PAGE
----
Saturday, June 19, 2010

Alia/Rob: Freedom of a sort

With the semester over, my last responsibility as a teacher is to grade the final exams of 60 or so students. I did some grading as a TA back at University, so this is the part of the job I've always warmed to. The part that struck me as the hardest was the teacher-student rapport I've been expected to maintain all year. Now that it's all more or less over with, I'm glad to just be able to relax, spend some time grading tests, and start planning my return to Maine.

Spending a year as someone else is tough. I tried to really guide the kids, and in some cases I may have been successful but a lot of the time this year I've just felt so overwhelmed and exhausted. It's gotten better -- I let my temper get the better of me quite a bit early in the year, which is definitely a no-no, but in the last few months my frustration has only manifested itself in quiet resignation. Teaching, as I thought when this whole thing began, isn't really my area.

I spent some time today with Cliff. After her last post, I got in touch with her, and we arranged a meet-up, our first in a while. It's a shame we've had to go so long between visits, but it simply hasn't been convenient for either of us. As nice as it is to be able to hash things out with the only person around who knows your secret, sometimes the various threads of life get in the way.

We had drinks out on a patio, and I asked her how she was taking the whole turn of events. She took a deep sip and mulled it over. She told me it was one of those "expected surprises," and that part of her has always suspected it was possible she wouldn't go back. I agree with her there. Paranoia is one of those nagging feelings you have to live with in our situation. But, she said, she was beyond crying about it. Another year or a whole lifetime as Tori couldn't be any harder than that first year. Now that she's in it, it's not the worst thing in the world to stay. I understand that, but I know that if it were me, I'd still be in the "freakout phase."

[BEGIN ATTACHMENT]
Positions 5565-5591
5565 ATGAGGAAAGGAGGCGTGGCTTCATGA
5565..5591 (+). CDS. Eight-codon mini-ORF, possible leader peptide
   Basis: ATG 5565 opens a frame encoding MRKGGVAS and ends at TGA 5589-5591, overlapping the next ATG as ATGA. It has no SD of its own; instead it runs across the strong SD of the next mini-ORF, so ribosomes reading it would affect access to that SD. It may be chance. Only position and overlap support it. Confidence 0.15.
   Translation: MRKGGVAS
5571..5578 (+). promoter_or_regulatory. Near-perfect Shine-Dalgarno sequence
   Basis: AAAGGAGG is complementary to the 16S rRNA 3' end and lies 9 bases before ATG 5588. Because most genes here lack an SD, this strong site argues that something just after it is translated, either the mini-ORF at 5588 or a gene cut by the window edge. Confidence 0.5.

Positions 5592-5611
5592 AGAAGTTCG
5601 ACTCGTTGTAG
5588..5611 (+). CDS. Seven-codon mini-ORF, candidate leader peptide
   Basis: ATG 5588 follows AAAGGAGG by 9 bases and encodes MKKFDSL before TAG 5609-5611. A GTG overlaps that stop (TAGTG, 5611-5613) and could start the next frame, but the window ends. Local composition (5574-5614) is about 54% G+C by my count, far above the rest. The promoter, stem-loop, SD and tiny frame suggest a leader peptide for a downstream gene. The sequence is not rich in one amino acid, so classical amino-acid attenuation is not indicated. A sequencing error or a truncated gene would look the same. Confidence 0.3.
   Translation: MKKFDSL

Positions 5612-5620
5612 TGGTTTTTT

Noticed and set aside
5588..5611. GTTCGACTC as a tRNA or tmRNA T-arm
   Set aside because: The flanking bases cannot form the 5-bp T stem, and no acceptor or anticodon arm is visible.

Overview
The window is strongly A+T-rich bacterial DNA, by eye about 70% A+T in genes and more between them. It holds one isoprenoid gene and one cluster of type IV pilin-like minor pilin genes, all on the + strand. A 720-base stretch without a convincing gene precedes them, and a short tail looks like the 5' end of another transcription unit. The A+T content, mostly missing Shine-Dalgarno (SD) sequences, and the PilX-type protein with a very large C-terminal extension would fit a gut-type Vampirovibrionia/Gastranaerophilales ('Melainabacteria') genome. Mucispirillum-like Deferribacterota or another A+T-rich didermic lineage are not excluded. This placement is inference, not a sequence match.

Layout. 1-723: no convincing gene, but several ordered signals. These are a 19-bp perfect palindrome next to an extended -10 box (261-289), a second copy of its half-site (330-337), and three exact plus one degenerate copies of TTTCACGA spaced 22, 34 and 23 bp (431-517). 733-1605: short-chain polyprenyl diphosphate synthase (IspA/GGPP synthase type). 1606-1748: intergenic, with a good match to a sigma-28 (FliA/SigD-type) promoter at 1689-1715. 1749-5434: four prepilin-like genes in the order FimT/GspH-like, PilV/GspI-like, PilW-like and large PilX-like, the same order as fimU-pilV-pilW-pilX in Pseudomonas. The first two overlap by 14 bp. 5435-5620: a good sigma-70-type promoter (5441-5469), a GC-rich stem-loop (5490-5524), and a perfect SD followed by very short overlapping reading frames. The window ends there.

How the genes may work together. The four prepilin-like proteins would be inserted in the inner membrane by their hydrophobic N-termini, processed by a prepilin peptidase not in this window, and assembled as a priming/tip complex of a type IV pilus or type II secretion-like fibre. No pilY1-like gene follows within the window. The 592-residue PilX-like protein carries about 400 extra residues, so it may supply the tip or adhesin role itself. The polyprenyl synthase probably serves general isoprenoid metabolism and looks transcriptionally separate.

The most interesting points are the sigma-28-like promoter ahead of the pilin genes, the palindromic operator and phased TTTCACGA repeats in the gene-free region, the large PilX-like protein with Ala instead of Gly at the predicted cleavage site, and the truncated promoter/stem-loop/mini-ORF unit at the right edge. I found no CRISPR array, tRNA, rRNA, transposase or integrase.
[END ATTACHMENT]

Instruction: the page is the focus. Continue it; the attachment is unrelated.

I have to admit, she's taking it well, a week later. After this whole year, Cliff-Tori has changed, at least from my perspective. When I first met her, she was quiet and afraid of everything about this little curse of ours. I remember the long, fearful drive to Philly from Maine where she droned on and on about the horrors of her new body... maybe just a little oblivious to the fact that she was riding with a woman who happened to like being one, but I forgave her. She was tightly wound and needed to get it off her chest. I get it.

Now? The girl across from me was serene, relaxed, at peace. The adjustment period is long over, being a girl seems to work for her as much as anything else. She says she's done freaking out about it and ready to just move on -- and if she never goes back, so be it, I guess.

It's out of our hands, like so much of ours lives. And now here I am, looking forward to my return to Maine, getting to be myself again, returning to Toronto and putting Philadelphia/Rob Garcia in my past. I can't help but feel a certain level of guilt about that.

I have confidence in her, though. She's smart enough by now to know how to make this work for her, I think.


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